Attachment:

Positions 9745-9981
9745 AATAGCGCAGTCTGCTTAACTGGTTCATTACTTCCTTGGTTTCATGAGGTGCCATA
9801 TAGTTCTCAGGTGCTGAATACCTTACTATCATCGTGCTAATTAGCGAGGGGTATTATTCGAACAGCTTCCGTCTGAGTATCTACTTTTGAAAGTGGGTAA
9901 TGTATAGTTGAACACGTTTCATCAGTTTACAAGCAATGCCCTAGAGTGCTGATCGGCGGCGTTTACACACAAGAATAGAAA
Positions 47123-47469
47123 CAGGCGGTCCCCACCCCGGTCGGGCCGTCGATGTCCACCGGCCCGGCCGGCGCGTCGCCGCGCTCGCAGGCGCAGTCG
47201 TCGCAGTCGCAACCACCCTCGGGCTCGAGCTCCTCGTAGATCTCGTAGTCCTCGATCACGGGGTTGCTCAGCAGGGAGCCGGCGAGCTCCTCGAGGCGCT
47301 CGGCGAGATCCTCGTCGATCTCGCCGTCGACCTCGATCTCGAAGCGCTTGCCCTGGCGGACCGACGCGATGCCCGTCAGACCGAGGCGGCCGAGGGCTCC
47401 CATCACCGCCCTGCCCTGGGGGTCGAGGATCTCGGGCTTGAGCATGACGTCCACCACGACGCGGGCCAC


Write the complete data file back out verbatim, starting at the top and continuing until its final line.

Positions 9745-9981
9745 AATAGCGCAGTCTGCTTAACTGGTTCATTACTTCCTTGGTTTCATGAGGTGCCATA
9801 TAGTTCTCAGGTGCTGAATACCTTACTATCATCGTGCTAATTAGCGAGGGGTATTATTCGAACAGCTTCCGTCTGAGTATCTACTTTTGAAAGTGGGTAA
9901 TGTATAGTTGAACACGTTTCATCAGTTTACAAGCAATGCCCTAGAGTGCTGATCGGCGGCGTTTACACACAAGAATAGAAA
Positions 47123-47469
47123 CAGGCGGTCCCCACCCCGGTCGGGCCGTCGATGTCCACCGGCCCGGCCGGCGCGTCGCCGCGCTCGCAGGCGCAGTCG
47201 TCGCAGTCGCAACCACCCTCGGGCTCGAGCTCCTCGTAGATCTCGTAGTCCTCGATCACGGGGTTGCTCAGCAGGGAGCCGGCGAGCTCCTCGAGGCGCT
47301 CGGCGAGATCCTCGTCGATCTCGCCGTCGACCTCGATCTCGAAGCGCTTGCCCTGGCGGACCGACGCGATGCCCGTCAGACCGAGGCGGCCGAGGGCTCC
47401 CATCACCGCCCTGCCCTGGGGGTCGAGGATCTCGGGCTTGAGCATGACGTCCACCACGACGCGGGCCAC